Nov 27 2011

My Father Didn’t Have To Die: Transgender Technophile Says Goodbye To Dad


I hope you had a wonderful thanksgiving. I am sad to say that I did not. My day started out with my mother calling and telling me my father had died early thanksgiving morning. I was so utterly shocked that the only thing I could think to say was “I’m sorry to hear that.”  My mother probably hung up the phone thinking I could have cared less.

But that is far from the truth. My father and I may not have seen eye to eye on many things, but if I can be said to value reason and logic over blind faith, it is because of him.

My father was an engineer for the Department of Transportation in Ft Myers, Florida. He was responsible for overseeing many of the large bridge construction projects for the FDOT, including such projects as the rebuilding of the Sanibel Causeway, the Edison Bridge, and the Punta Gorda Bridge. He was mostly a very practical man. He wasn’t into theories or esoteric ideas, he was only ever concerned with making things work. I helped him build several houses over the years, and there was very little that my father could not figure out a way to do. He drilled his own wells, cleared his own land, and laid his own foundations. He was a precise man, a firm believer in measure twice, cut once, and exceeding the minimum safety requirements. He taught me to look at world in terms of problems to be solved, and to find a solution with what you had on hand instead of wishing for something you might never get. He was everything I am not physically, gifted with tools, the high school star athlete, he even rode bulls as a young man. He taught me to shoot, hunt, and dress an animal, to never shoot what you don’t plan to eat, and to appreciate nature.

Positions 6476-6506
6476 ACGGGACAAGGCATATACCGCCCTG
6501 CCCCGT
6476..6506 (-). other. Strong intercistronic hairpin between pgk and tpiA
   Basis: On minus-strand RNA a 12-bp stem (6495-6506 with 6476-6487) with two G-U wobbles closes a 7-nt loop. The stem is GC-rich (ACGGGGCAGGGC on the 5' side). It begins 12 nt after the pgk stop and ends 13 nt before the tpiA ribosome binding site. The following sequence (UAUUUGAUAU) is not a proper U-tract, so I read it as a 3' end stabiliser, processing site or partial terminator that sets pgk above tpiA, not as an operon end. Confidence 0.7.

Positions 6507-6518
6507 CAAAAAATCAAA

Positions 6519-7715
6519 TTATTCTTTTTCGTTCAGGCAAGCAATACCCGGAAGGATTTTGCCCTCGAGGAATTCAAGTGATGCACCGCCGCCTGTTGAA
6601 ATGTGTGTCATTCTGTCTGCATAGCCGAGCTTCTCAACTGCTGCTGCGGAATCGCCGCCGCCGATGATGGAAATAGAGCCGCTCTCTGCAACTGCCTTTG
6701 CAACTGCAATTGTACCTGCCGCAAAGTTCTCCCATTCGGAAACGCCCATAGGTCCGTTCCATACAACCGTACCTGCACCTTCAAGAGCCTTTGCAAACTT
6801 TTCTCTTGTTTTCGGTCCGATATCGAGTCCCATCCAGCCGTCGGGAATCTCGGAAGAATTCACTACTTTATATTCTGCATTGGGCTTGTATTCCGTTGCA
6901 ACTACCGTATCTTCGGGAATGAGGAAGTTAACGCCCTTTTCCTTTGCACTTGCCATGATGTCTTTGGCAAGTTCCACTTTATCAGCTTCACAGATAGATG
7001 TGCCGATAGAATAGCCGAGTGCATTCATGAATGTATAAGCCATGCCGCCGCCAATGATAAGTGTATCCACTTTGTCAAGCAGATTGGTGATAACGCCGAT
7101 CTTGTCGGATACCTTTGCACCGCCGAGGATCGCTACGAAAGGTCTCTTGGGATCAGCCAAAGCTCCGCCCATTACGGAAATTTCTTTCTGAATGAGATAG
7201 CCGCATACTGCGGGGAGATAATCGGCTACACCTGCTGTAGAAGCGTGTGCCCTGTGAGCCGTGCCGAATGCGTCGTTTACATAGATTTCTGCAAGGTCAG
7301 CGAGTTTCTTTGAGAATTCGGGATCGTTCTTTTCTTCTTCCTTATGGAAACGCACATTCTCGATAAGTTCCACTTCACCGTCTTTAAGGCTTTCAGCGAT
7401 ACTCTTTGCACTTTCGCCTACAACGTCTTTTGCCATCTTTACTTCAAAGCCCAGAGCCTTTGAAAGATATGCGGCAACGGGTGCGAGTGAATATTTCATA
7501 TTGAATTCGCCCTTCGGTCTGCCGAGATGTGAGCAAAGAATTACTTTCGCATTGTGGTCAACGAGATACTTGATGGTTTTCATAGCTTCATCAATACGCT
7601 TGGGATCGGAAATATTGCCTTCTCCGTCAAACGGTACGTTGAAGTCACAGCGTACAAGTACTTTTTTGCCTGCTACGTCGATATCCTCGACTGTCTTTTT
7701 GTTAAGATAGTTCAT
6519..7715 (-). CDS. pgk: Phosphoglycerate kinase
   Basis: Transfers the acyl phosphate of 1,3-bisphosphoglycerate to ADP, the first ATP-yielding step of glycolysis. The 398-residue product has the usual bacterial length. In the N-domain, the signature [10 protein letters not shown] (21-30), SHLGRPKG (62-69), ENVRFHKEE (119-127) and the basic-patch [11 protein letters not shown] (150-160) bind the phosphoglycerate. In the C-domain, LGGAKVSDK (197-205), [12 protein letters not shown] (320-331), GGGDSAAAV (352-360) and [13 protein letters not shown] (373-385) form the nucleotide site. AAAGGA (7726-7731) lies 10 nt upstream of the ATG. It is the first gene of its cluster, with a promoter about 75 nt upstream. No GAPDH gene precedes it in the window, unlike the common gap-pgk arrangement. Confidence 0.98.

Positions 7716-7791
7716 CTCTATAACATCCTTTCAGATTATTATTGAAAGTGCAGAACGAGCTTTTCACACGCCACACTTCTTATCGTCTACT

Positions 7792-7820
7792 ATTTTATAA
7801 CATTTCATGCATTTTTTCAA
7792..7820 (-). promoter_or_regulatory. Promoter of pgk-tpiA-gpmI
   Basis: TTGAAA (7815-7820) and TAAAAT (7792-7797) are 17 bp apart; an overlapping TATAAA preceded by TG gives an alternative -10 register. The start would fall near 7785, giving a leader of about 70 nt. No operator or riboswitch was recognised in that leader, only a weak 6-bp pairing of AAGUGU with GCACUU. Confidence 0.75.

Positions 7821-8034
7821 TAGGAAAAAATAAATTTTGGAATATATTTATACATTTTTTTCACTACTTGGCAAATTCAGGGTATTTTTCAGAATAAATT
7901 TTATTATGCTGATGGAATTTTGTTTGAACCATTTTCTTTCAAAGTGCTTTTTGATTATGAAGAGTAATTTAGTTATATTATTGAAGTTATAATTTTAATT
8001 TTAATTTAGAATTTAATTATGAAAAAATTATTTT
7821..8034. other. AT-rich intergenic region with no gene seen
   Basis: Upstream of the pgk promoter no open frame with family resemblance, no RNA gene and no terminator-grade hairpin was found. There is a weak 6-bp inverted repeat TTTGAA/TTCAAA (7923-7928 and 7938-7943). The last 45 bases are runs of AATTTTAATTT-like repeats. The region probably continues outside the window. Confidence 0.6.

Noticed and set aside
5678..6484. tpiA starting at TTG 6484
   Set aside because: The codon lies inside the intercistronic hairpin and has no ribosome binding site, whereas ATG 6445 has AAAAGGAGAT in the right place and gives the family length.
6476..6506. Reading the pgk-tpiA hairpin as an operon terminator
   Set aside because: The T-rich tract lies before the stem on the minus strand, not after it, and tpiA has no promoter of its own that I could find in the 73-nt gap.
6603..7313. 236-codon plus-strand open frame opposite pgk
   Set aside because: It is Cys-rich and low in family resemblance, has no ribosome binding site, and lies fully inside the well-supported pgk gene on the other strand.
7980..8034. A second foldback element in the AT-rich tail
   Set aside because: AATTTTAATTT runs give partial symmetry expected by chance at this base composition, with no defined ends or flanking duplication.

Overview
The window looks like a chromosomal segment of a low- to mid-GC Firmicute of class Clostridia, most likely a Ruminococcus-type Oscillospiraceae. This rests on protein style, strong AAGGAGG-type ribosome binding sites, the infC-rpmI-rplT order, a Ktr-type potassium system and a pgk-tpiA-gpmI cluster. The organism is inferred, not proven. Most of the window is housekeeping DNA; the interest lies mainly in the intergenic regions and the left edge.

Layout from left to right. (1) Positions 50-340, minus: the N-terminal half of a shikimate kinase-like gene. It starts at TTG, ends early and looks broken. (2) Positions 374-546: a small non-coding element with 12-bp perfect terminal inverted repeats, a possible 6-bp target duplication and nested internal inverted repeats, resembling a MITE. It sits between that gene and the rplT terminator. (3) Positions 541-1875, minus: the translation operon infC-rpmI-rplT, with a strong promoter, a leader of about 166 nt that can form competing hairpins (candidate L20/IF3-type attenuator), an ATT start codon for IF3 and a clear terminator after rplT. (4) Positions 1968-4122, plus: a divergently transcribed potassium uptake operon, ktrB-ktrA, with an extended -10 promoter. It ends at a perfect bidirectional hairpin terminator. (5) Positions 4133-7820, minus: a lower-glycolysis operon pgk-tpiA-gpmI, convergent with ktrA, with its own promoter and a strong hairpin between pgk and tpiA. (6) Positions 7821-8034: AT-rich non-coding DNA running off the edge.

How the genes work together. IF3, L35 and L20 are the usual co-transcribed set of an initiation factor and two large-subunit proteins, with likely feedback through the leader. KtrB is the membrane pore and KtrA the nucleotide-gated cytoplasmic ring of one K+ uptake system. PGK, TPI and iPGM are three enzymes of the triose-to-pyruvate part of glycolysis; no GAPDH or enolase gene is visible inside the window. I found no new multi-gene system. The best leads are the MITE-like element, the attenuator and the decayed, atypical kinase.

And I am sad to say he was also very distant, because I was never what he wanted me to be — a carbon copy of him. I hated sports, hated hunting, hated camping. I learned how to do it all, but I could not share his passions. My father was a man of the past, a frontiersman to the core, and would have been perfectly comfortable as a pioneer. I am not. As an artist, a writer, and a technophile, we were almost diametrical opposites, and I am quite sure he still thought of me as a failure. And to a large extent that is probably my fault. I couldn’t be the son he wanted, and I knew he would never accept me as a daughter, no matter how much scientific proof I could have shown him for the genetic mixup between my body and brain that makes me transgender. I could never tell him why I could never be the boy he tried to make me.

But I still loved him, because he was my father, and I am angry that in a day and age in which the technology exists that could have saved him, he instead became just another statistic to mark off of some insurance company’s records. You see, unlike Steve Jobs, my dad couldn’t afford to pay his way to the top of a donors list. He died because he needed a lung, and he didn’t get one in time. I am angry because my father didn’t have to die. I am angry because so few years remain before he wouldn’t have needed to wait for a transplant, nor endure a continuous treatment to ensure the new lung wasn’t rejected. I am angry because he didn’t get the time he needed to become the strong energetic man I knew as a child again. I am angry because I will never have the chance to tell him why I couldn’t be his son, or ever have the chance to be accepted as his daughter. I am angry because there just wasn’t enough time. I am angry because he would never listen to me about cryonics, and all that is left is ashes.

And I am sadder than words can say that I will never again be able to watch him take a random collection of odds and ends and build something functional from them. Because, like me, my father was an artist. Where I use pen and ink, he used steel and stone and wood. He was a maker, a creator, and above all else, an engineer. He taught me to look beyond what was to what could be, to see the David within the slab of rock. I can only dream of what he would have done with the tools I have so often described, and the marvels he will now never create.

And I will never forget everything he gave me, no matter how many years or centuries I may live.

Good Bye, Dad. I love you. And I’m sorry.